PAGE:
Ribosomal protein bL9 alters interribosomal spacing. A construct was designed to stably stall ribosomes so that the positions of trailing ribosomes could be established by characterizing their nascent peptides. (A) Schematic of 2 colliding ribosomes and the nascent peptide sequences. The lead ribosome is stably engaged with a SecM stalling motif with peptide-tRNAGly in the P-site and tRNAPro in the A-site (red). The colliding ribosome contains a shorter nascent peptide, with deacylated tRNAIle in the P/E-site and peptide-tRNASer in the A/P-site (blue). The peptides contained N-terminal His6 tags that allowed for purification under denaturing conditions prior to mass spectroscopy. (B) MALDI-TOF mass spectra of peptides recovered from sucrose gradient polysome fractions of bL9+ (blue) and bL9− cells (red, inverted). The dominant mass for the SecM-stalled polysomes corresponded to a peptide ending at the Gly residue of the SecM sequence shown in A (theoretical m/z = 4,801.40 Da, observed = 4,801.14 Da). Peptides recovered from bL9+ polysomes also contained a prominent mass corresponding to a peptide that was 8 residues shorter than the SecM-stalled peptide (theoretical = 4,019.53 Da, observed = 4,019.42). The peptides from bL9− polysomes contained an additional peptide 7 residues shorter (theoretical = 4,147.66 Da, observed = 4,146.90 Da).
Fig. 6.
Fig. 6.
Stalled ribosomes have higher E-site occupancy in the absence of bL9. The SecM stalling construct was used to generate compacted polysomes that were recovered to quantify tRNA abundances in compacted polysomes. (A) Schematic of a SecM collision complex with an E-site deacylated tRNAAla1B (pink), a P-site tRNAGly3 connected to the nascent peptide (celeste), and an A-site tRNAPro2/3 waiting to engage the peptidyltransferase center (chartreuse). In the absence of bL9, trailing ribosomes advance one codon closer to stalled ribosomes (dashed outline) and potentially influence the egress of E-site tRNAAla1B (red arrow). (B) A plasmid encoding a SecM-stall peptide (41 residues including the stalling Gly) was expressed for 20 min in bL9+ and bL9− cells, and lysates were resolved on sucrose gradients and fractionated. The absorbance profiles of representative gradients are shown with the bL9+ material (blue) and bL9− material (red) normalized to the abundance of monosomes. The positions of the monosomes and compacted 4-somes are indicated. An overcompacted 5-some peak was reproducibly more abundant in bL9− lysates. (C) RNA was purified from 4-some gradient peaks, converted to cDNA with dedicated primers, normalized, and used as templates in RT-qPCR reactions specific for the SecM-stall mRNA, as well as the tRNAAla1B and tRNAGly3 isoforms that had engaged the stalled ribosomes’ E- and P-site codons. For comparison, the level of SecM-stall mRNA and the ratio of tRNAAla1B to tRNAGly3 was normalized to the average amount found in the fractions recovered from bL9+ cells. Error bars represent SDs from 3 biological replicates and 5 qPCR measurements for each target RNA. A P value < 0.01 is indicated (**).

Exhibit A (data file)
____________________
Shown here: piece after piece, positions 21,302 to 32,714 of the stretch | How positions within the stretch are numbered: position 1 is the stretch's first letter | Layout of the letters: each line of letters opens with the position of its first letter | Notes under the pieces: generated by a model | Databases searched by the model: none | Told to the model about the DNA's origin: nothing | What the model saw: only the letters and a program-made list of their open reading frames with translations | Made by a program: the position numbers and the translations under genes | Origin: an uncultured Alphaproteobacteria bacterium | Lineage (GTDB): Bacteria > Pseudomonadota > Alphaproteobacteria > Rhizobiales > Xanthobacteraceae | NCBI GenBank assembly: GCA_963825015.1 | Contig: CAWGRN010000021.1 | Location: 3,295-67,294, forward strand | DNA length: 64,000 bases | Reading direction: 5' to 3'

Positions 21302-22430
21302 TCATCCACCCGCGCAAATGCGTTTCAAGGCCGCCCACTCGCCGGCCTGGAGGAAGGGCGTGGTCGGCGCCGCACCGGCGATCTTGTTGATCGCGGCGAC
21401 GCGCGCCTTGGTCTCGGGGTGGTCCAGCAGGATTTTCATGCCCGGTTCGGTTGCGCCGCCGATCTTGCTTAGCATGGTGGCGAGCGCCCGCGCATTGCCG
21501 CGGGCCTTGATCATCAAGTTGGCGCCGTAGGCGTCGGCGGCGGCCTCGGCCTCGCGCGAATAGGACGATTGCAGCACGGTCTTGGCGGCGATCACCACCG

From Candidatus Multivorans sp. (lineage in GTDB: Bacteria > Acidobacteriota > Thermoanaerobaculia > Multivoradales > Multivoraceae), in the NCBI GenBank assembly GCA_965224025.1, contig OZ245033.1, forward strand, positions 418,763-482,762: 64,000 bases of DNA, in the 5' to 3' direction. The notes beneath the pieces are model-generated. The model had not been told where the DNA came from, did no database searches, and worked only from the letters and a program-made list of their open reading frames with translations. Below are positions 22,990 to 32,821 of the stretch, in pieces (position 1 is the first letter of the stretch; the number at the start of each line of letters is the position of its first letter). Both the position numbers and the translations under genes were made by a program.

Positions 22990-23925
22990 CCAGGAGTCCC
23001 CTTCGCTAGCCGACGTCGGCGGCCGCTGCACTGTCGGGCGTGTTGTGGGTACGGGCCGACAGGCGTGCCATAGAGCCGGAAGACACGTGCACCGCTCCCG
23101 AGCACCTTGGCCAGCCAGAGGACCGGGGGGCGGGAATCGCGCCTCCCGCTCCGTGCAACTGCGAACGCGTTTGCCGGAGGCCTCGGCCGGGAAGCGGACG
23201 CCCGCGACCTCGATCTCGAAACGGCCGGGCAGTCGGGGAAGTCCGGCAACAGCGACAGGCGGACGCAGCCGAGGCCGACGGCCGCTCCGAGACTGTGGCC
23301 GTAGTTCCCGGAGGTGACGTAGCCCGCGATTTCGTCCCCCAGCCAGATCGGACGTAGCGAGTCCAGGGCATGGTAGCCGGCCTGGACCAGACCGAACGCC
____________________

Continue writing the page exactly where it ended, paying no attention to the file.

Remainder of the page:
Fig. 7.
Fig. 7.
Ribosomal protein bL9 functions in cis to reduce frameshifting. A frameshift reporter was designed to evaluate the performance of single ribosomes as they engage a slippery sequence. (A) Schematic of reporters with a slippery heptad (red) located at the 5′ end of a mini ORF with a downstream NanoLuc ORF in the −1 frame. Transcripts containing either 27 or 5 nucleotides 5′ to the SD were compared. (B) After expression in bL9+ and bL9− cells, NanoLuc luminescence was measured and normalized to the level present in bL9+ cells. The level of frameshifting was significantly higher in cells lacking bL9. Error bars are SDs of 3 biological replicates. P values < 0.0001 (****) are indicated.
Fig. 8.
Fig. 8.
Models of mRNA tension and collisions. (A) Schematic of a ribosome in 2 locations relative to a frameshift element containing flanking stimulators. (Left) The SD sequence in the mRNA (green) interacts with the anti-SD (orange) in a relaxed manner, and the downstream mRNA stem loop is relaxed. (Right) A ribosome that has translocated farther into the motif, with a tensioned SD:anti-SD structure and a partially unfolded stem loop. The combination of the 2 flanking forces provides the energy to increase −1 frameshifting. A potential trailing ribosome is depicted as a dashed line. The trailing ribosome may promote entry of the lead ribosome into a compromised location while still allowing for a −1 frameshift. (B) Ribosome collision models with a stalled ribosome and a trailing ribosome. (Left) A cryo-EM structure of a ribosome awaiting translation termination (stalled, PDB ID 6ore; slate and orange) that is docked to a structure of a ribosome in the resting state (trailing, PDB 6osq; gold and light green) using a collision orientation similar to that observed in many crystal structures. Protein bL9 of the stalled ribosome is colored red, and protein uS4 of the trailing ribosome is colored pink. (Center) Protein bL9 was removed while maintaining the orientations of both particles. (Right) The trailing ribosome was reoriented and moved closer such that uS4 of the trailing ribosome accommodated the space previously occupied by bL9. This relocation reduced the intervening mRNA length by approximately one codon.